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Open Your Windows: Clotilde Courau on "In the Shadow of Women"

Philippe Garrel is sort of the Art Blakey of French cinema. There are variations in his films but his autumnal photography, breezy pacing and concise, insightful writing are the unmistakable drum tone and strong, giddy beat guiding the compositions. Garrel’s latest is called “In The Shadow of Women," another one of his sketches on infidelity. This one concerns a documentary filmmaker married to his assistant editor and biggest fan who starts seeing an archivist on the side. That’s about as cineliterate an amour fou as they come. 

Perhaps sensing that this seemed too much like a critics-only affair, he hired Clotilde Courau, or as some of you may know her, The Princess of Venice. Sure it’s mostly a ceremonial title, but her regality is no joke. Sitting across from the garrulous, vivacious star it’s difficult not to want to reconsider the virtue of monarchy. She positively radiates charm; very nearly a real life version of Audrey Hepburn’s Princess Ann. But don’t let all that fool you. She’s an insanely prolific actress who’s designed audacious one-woman shows (all based around the theme of strong women who’ve been idols to her), when she isn’t working on French films. After her role in "La Vie En Rose," the film about Édith Piaf, she designed a show based around the great chanteuse and has another in the works on Anaïs Nin. And to top it all off she has an auteurist streak that might shame Kent Jones. After all it’s not even every actor who dreams of working with Philippe Garrel, let alone every member of a royal family. I spoke with her about the intense working relationship she formed with her idol on the set of “In The Shadow of Womenduring the New York Film Festival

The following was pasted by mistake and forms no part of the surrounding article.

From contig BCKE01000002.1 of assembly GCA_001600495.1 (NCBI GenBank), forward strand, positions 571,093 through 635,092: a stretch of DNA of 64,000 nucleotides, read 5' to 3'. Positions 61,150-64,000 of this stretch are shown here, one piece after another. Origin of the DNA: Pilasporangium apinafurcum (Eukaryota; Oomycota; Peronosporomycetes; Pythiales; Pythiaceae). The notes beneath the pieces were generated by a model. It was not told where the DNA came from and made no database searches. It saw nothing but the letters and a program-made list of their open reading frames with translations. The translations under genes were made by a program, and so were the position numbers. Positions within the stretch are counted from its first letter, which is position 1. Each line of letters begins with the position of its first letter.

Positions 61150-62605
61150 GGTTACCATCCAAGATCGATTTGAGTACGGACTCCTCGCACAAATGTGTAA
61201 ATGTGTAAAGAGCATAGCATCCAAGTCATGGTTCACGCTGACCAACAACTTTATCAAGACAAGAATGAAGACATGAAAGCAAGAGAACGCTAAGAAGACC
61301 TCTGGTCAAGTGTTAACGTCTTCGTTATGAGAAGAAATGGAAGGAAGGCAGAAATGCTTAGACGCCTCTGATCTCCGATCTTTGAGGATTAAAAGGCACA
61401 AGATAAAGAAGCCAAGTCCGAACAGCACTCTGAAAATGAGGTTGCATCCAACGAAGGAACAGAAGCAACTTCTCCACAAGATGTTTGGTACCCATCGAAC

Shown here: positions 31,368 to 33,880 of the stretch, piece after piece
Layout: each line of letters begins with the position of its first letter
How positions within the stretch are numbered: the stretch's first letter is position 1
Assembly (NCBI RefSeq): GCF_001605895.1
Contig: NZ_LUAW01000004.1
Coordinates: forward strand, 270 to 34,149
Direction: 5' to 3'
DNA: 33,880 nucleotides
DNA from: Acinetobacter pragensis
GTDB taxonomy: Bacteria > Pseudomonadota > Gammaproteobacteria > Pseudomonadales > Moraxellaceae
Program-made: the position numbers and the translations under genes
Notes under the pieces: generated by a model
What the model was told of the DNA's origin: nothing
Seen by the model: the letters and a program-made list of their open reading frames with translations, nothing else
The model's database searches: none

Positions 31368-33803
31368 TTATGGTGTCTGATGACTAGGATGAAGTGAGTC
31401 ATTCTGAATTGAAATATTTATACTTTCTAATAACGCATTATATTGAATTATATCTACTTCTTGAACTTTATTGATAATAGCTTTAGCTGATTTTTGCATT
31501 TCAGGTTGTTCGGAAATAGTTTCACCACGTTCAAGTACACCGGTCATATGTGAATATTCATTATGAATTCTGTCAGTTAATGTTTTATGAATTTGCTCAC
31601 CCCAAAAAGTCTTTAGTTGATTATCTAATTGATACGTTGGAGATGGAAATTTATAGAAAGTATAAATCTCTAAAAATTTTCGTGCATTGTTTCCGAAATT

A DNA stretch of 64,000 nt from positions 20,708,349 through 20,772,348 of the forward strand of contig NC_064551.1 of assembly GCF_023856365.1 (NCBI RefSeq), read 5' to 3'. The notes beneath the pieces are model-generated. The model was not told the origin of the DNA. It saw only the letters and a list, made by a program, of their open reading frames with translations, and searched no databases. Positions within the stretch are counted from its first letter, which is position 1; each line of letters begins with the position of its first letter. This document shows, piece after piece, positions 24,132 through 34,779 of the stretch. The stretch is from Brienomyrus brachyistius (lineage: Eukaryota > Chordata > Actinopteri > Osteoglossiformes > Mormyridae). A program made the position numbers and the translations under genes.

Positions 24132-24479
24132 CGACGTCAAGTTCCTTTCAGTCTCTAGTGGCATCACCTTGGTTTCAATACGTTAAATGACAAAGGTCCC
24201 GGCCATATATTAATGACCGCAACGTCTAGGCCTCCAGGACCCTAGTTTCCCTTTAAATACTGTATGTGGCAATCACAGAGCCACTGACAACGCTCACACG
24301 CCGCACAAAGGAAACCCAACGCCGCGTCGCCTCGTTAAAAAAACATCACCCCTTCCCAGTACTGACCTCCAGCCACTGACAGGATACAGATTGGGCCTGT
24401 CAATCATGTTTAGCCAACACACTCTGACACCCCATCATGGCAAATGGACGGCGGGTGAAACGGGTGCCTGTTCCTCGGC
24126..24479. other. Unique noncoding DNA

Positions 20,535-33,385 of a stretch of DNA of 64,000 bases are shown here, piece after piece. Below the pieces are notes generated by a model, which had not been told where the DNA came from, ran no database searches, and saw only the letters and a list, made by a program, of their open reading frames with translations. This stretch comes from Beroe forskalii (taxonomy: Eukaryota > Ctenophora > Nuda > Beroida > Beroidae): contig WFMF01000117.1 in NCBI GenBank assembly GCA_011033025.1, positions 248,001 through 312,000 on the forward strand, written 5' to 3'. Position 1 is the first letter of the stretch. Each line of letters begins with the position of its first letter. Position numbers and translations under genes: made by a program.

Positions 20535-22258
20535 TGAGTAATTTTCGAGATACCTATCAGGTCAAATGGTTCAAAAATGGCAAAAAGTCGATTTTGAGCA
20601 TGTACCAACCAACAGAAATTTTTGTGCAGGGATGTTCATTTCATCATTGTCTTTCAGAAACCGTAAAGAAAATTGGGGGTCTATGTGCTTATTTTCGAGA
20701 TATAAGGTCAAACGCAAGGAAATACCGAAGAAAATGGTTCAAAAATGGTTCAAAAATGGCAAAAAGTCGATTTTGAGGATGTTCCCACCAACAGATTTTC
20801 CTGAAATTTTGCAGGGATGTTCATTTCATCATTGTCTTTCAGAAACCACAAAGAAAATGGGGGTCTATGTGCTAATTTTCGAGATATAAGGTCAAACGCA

CLOTILDE COURAU: “The first Garrell I saw was “La cicatrice intérieure." I was like “What was that?!” Major. It made a huge impact on me. I got it right away. Everything. So when I found myself in a room with that man and his curly hair, so intense … I loved him right away. I was so happy to meet him. I think we clicked right away. I was so much in love with Philippe and his work. I have a profound respect for directors and when you know they’re writing the same film for years and it becomes an obsession … I have such respect for people who do that amount of work. I want to give them my best for their story, for their investigation into the subject, for their cinema, for their body of work. Because for me Philippe has a major body of work and it just gets better with age. 

He has such a different way of working and I wanted to experience it and I wanted to observe him, seeing him make that story happen. I was really curious about that kind of work because I’d been hearing about him and of course seeing his films. I wanted to be part of that adventure. It’s not just making a film. It’s all about the adventure. Making a film on real film, cinemascope, black and white … I’m not gonna do that every day. I really wanted to be part of it. 

The film is different from the rest of Garrel and I think it has to do with its humourous side. It’s been one of his most financially successful films in France, probably because even people who aren’t on Garrel’s wavelength can go and enjoy the film. There’s more than one way to analyze it. Someone, a friend of mine, told me that they went to see it and by the end it felt like he was watching it in color. This is someone who isn’t even a cinephile, and it took him that deep into the story.